Vietnamese carmaker VinFast starts on the fast track
In its 16 months of existence, it has proven to be as much about the $3.5 billion automotive ambitions of Vietnam’s mighty Vingroup JSC conglomerate as the auto industry’s knack for seizing opportunity.
Consider what DeLuca marshaled in putting a gray LUX A2.0 sedan and red LUX SA2.0 crossover on display between the Kia and Ferrari stands in Paris.
The two vehicles are based on BMW technology, giving them similar proportions to the German automaker’s 5 series and X5. Powering both is a four cylinder, 2.0 liter turbo gasoline engine licensed by BMW and adapted to VinFast’s specs by Austria’s AVL.
Germany’s ZF Friedrichshafen is supplying an eight speed automatic transmission. Vehicle engineering was done cheap hermes replica handbags $25
by the Canadian Austrian combo Magna Steyr. The design? Italy’s Pininfarina.
The vehicles will be assembled beginning next year at a $1.5 billion, 1.6 million square foot plant taking shape in Dinh Vu, near Hai Phong, about 50 miles from Hanoi. The factory was co developed by Germany’s Eisenmann. Schuler supplied most of the stamping operation and Drr, the paint shop. The engine line relies on FFG and Grob Werke technology. Switzerland’s ABB contributed about 1,200 robots for the body shop.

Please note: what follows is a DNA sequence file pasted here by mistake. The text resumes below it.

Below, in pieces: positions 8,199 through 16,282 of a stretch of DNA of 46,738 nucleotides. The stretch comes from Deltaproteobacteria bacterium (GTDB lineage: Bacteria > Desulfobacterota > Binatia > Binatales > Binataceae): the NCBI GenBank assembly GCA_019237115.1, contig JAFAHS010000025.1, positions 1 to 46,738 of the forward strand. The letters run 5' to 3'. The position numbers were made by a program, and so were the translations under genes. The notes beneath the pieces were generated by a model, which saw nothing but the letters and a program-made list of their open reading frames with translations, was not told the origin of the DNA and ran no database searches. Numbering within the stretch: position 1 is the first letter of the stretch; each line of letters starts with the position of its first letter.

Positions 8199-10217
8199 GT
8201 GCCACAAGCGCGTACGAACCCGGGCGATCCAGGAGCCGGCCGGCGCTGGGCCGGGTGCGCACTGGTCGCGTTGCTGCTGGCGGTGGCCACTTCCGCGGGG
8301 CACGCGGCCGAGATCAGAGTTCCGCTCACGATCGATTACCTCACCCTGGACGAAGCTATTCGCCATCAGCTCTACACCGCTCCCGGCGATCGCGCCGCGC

In DeLuca’s view, VinFast avoided a lot of risk by taking this course.
“Partnering with individuals who are very good at what they do and have proven track records allows us to develop the product quickly while at the same time bringing up our own internal expertise,” he said in an interview here. “We are doing in 24 months what most OEMs do in 36 to 60.”
The factory will be able to build 250,000 cars on three shifts. Additional capacity will come from the former GM operations in Vietnam, including a kit plant in Hanoi. They were acquired by VinFast this summer, giving VinFast the distribution rights to Chevrolets in Vietnam.